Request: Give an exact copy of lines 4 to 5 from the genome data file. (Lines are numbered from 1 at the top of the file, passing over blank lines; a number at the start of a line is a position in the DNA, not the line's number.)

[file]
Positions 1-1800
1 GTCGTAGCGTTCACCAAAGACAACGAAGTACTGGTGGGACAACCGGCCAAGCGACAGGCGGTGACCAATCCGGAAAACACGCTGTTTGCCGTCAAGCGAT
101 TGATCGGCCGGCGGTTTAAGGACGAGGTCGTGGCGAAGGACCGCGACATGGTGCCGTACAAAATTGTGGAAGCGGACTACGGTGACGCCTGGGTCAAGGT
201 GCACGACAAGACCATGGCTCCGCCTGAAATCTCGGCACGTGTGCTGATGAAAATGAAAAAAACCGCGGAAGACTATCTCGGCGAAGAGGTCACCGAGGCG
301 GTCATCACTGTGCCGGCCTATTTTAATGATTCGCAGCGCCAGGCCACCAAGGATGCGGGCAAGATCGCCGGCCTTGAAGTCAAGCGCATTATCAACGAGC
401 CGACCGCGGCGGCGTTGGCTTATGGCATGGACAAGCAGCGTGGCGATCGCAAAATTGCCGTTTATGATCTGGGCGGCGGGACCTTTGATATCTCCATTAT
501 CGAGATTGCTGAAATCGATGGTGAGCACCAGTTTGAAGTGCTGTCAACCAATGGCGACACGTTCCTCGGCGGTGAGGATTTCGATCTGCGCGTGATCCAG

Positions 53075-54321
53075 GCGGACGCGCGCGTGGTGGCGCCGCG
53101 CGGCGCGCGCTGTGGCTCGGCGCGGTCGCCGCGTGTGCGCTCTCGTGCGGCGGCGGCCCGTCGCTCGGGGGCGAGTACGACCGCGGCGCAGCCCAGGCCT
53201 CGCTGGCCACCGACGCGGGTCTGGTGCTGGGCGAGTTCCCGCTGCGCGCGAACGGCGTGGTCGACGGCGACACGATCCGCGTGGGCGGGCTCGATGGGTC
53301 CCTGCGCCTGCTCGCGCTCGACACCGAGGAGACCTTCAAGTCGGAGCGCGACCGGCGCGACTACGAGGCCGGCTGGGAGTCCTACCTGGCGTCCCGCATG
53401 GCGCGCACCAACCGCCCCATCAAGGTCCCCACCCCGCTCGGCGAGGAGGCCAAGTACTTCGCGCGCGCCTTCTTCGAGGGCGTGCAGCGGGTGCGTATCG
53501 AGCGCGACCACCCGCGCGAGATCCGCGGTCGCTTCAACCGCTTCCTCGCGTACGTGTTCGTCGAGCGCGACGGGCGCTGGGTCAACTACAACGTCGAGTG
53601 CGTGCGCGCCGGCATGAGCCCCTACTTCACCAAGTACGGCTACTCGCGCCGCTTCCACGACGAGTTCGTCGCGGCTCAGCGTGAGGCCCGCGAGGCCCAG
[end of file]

201 GCACGACAAGACCATGGCTCCGCCTGAAATCTCGGCACGTGTGCTGATGAAAATGAAAAAAACCGCGGAAGACTATCTCGGCGAAGAGGTCACCGAGGCG
301 GTCATCACTGTGCCGGCCTATTTTAATGATTCGCAGCGCCAGGCCACCAAGGATGCGGGCAAGATCGCCGGCCTTGAAGTCAAGCGCATTATCAACGAGC